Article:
Dave Brubeck is a fan of Laszlo Gardony, which makes sense: Gardony plays lyrical, often classically-tinged piano jazz. In a way, his new album Signature Time (tempo-wise, this Sunnyside release is surprisingly straight-ahead) is something of the reverse image of Monty Alexander’s new live one just reviewed here. Where Alexander goes for gusto, Gardony goes for reserve, with an often vividly pensive edge. Like Alexander’s work (especially three tracks: the opening piece which begins with a samba flavor and quickly goes in a darker direction; the tersely catchy song without words Under the Sky; and the hypnotically pulsing On African Land) – it’s very accessible, but also intelligent. Most of the songs here are done as a trio with John Lockwood on bass and Yoron Israel playing it very low-key on drums, with Stan Strickland guesting on tenor sax on two tracks. Besides just consistently good tunesmithing, what makes this album worth a listen? Consistency of vision: everybody’s on the same page here, all the way through, Gardony and occasionally Lockwood setting the mood and the others maintaining it.

The covers are extremely inventive. Lady Madonna is rendered practically unrecognizable – imagine what Ray Charles did with it and then stretch that out even further, insistent but also precise, Lockwood’s staccato pulse paralleling Gardony’s meticulousness. Lullaby of Birdland is given a distantly tango-flavored vibe, swaying on Lockwood’s staccato hook, with a long, prowling Gardony solo. And Billy Strayhorn’s Johnny Come Lately swings brightly but warily, Strickland following potently in the same vein. There’s also the self-explanatory, high-spirited Bourbon Street Boogie with Strickland in terse, triumphant mode.

There are also a couple of duds here. One is a new-agey vamp with vocalese that adds absolutely nothing; the other is a cover of Eleanor Rigby. Some songs pack such a wallop that trying to reinvent them in a style that carries less of a wallop is a mistake. That one might work as heavy metal, maybe, but even Lockwood’s cleverly creepy chromatics aren’t enough to put Gardony’s attempt over the top. Hubris can be fun…and it can also be a bitch.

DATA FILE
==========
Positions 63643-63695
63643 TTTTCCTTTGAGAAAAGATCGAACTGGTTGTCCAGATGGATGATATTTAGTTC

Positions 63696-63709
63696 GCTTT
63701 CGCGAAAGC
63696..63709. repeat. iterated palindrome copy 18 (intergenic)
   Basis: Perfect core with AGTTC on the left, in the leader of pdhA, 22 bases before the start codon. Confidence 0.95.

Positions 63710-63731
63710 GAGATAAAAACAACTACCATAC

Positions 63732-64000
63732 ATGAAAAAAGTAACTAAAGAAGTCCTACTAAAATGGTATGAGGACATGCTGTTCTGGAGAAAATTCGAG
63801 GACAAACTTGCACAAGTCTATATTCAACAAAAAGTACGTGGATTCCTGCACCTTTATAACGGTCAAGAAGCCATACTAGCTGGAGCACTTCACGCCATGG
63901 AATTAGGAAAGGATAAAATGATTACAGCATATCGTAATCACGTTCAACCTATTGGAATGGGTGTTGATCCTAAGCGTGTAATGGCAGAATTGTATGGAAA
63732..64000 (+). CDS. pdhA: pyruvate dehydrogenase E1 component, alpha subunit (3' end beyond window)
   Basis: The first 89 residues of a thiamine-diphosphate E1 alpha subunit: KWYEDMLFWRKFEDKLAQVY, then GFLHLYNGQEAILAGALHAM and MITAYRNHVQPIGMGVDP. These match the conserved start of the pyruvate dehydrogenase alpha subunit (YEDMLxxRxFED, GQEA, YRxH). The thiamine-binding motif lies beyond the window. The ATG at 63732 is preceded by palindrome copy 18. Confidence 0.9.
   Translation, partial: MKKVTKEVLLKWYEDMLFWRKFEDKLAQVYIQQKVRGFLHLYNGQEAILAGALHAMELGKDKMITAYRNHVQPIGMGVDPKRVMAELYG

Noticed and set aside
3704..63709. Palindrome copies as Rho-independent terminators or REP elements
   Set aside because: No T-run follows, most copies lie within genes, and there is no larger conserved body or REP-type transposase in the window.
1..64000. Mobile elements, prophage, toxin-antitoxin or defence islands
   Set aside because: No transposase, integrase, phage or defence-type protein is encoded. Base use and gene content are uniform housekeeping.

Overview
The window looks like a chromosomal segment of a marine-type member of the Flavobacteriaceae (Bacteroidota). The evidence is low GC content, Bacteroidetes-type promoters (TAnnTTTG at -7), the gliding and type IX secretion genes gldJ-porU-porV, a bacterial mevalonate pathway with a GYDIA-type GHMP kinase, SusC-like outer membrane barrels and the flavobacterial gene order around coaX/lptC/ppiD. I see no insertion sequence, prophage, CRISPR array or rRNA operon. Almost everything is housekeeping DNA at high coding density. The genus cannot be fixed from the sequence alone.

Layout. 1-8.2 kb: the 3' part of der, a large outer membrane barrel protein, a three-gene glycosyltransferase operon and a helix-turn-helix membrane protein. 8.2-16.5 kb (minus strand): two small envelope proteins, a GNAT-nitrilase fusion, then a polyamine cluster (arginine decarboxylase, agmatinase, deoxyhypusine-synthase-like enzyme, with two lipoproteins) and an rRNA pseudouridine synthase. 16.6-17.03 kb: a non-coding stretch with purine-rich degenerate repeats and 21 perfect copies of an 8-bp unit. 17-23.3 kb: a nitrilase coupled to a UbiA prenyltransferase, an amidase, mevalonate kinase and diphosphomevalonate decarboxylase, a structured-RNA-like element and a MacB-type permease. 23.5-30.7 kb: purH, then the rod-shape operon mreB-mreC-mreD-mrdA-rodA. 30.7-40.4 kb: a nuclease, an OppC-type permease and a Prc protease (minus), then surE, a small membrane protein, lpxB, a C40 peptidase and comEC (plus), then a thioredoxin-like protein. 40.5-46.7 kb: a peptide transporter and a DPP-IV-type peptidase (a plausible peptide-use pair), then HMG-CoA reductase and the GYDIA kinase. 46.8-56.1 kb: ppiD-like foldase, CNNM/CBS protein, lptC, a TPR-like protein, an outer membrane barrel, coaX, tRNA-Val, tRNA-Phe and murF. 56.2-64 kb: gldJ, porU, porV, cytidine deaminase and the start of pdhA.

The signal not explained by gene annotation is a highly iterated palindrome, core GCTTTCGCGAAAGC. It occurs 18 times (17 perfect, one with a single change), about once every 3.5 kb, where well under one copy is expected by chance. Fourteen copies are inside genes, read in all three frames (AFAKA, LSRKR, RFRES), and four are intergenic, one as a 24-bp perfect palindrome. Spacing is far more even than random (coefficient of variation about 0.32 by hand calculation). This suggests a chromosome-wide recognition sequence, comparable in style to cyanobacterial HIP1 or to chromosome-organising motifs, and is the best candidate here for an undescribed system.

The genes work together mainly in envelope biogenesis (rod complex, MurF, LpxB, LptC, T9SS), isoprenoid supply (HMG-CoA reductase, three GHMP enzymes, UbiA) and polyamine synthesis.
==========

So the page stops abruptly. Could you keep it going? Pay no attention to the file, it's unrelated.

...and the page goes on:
August 14, 2011 Posted by | jazz, Music, music, concert, review, Reviews | , , , , , , , , , , , , , , , , | Leave a comment

Doug Webb’s New Renovations Takes It Up a Notch

Last summer, jazz saxophonist Doug Webb released an entertainingly trad album titled Midnight. This new one, from the same session, is called Renovations. If we’re in luck, maybe we’ll live to see them reissued together as Midnight Renovations. Intriguing title, huh?

This one is a lot more upbeat, occasionally pretty intense. Buckle your seatbelt – bet you’ve never heard as energetic a version of Satin Doll as the one that has the band jumping out of their socks as animatedly as they do for seven minutes and change here. Besides Webb on tenor, there’s Joe Bagg on piano, Stanley Clarke on upright bass and Gerry Gibbs on drums. Larry Goldings’ casually rippling, summery piano provides an apt backdrop for the languid soprano sax lines on a swaying midtempo version of Then I’ll Be Tired of You – and his organ background comes through fluid and concise, a long solo taking everything up to a crescendo that holds back just thisshort of joyous. An especially amped version of Vernon Duke’s hit I Can’t Get Started, from the long-forgotten film Follies of 1936, has Webb charging hard alongside Mahesh Balasooriya’s express-train piano.